In anticipation of a class discussion on Revelation, I was going back through Reading Revelation Responsibly by Michael Gorman and revisited this wonderful passage on the church’s identity and mission:
The beautiful vision of “a great multitude that no one could count, from every nation, from all tribes and peoples and languages, standing before the throne and before the Lamb, robed in white, with palm branches in their hands” (Rev 7:9) is – or should be – at the heart of the church’s self-understanding. This is what God is up to in the world…
The vision of a heavenly, and ultimately eschatological, reality is foundational to the church’s mission of global evangelization, its work for peace and justice among the nations, and its rejection of all forms of nationalism. Unfortunately, Christians have often been attracted to one or another of these essential marks of the church rather than all of them together. Contemporary Christian faith, if inspired by the vision in Revelation 7, would no longer be split between those who want to convert the lost and those who work for peace. Participating in the missio Dei did not, and does not, accord well with cafeteria-style Christianity.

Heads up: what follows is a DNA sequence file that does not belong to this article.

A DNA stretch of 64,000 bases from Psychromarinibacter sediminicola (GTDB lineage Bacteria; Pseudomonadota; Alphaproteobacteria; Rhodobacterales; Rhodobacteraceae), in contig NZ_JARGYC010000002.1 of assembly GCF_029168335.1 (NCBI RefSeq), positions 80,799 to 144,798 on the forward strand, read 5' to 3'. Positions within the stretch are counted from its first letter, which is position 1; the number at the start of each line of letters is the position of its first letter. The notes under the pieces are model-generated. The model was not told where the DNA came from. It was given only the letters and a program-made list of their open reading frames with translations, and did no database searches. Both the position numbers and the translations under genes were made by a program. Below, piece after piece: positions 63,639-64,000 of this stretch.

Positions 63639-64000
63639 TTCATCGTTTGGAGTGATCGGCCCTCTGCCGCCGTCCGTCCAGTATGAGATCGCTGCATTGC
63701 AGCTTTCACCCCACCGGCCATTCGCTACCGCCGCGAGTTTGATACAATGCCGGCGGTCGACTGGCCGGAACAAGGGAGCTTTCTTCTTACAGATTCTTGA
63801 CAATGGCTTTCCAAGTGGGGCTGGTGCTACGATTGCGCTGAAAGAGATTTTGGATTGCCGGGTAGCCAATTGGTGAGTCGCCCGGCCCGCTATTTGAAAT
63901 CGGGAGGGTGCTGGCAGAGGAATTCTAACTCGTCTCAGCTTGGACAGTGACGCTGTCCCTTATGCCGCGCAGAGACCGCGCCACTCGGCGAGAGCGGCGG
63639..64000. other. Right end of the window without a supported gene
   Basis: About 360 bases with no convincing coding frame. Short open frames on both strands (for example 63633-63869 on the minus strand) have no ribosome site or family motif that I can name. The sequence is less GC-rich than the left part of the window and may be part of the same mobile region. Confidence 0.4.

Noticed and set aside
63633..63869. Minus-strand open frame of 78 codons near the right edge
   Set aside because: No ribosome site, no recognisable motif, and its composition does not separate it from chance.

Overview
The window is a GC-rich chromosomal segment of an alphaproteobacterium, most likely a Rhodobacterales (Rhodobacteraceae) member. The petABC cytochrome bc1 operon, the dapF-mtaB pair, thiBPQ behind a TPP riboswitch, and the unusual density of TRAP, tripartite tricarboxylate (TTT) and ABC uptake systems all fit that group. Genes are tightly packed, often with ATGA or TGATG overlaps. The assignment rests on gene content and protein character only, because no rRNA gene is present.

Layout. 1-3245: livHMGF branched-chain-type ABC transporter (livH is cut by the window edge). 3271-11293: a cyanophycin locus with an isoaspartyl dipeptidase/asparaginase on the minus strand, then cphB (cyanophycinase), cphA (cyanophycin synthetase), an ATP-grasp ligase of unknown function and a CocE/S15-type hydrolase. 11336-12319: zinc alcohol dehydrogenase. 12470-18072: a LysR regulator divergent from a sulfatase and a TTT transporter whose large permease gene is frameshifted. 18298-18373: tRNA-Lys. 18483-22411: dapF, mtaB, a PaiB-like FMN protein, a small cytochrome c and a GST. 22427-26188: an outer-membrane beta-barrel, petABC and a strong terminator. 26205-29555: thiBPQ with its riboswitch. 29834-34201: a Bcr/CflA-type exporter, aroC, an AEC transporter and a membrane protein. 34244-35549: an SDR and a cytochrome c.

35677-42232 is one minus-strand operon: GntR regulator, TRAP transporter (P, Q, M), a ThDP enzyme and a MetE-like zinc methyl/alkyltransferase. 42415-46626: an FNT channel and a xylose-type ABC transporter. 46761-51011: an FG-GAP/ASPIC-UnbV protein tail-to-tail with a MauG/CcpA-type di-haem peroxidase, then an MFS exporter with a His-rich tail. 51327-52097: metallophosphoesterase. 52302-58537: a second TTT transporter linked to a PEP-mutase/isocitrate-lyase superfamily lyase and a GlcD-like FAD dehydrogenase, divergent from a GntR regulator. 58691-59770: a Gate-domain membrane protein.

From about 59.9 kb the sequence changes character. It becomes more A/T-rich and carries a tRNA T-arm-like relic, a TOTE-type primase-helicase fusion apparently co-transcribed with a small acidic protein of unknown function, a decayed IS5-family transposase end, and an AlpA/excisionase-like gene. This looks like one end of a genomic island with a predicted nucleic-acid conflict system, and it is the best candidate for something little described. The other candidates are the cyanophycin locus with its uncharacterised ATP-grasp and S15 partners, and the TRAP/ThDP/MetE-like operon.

If Christians around the globe truly understood themselves as part of this international community, and fully embraced that membership as their primary source of identity, mission, and allegiance, it is doubtful that so many Christians could maintain their deep-seated national allegiances, or their suspicions of foreigners. This would require a radical transformation within much of the Christian church, a recapturing of the wisdom of the earliest church. The second-century writing called the Epistle to Diognetus captures the spirit of Revelation 7 (and probably the entire New Testament), offering what is arguably the most appropriate attitude for Christians to have toward the country in which they happen to live:
[Christians] live in their own countries, but only as aliens. They have a share in everything as citizens, and endure everything as foreigners. Every foreign land is their fatherland, and yet for them every fatherland is a foreign land.” (5:5-6)
Reading Revelation Responsibly, pp. 133-34.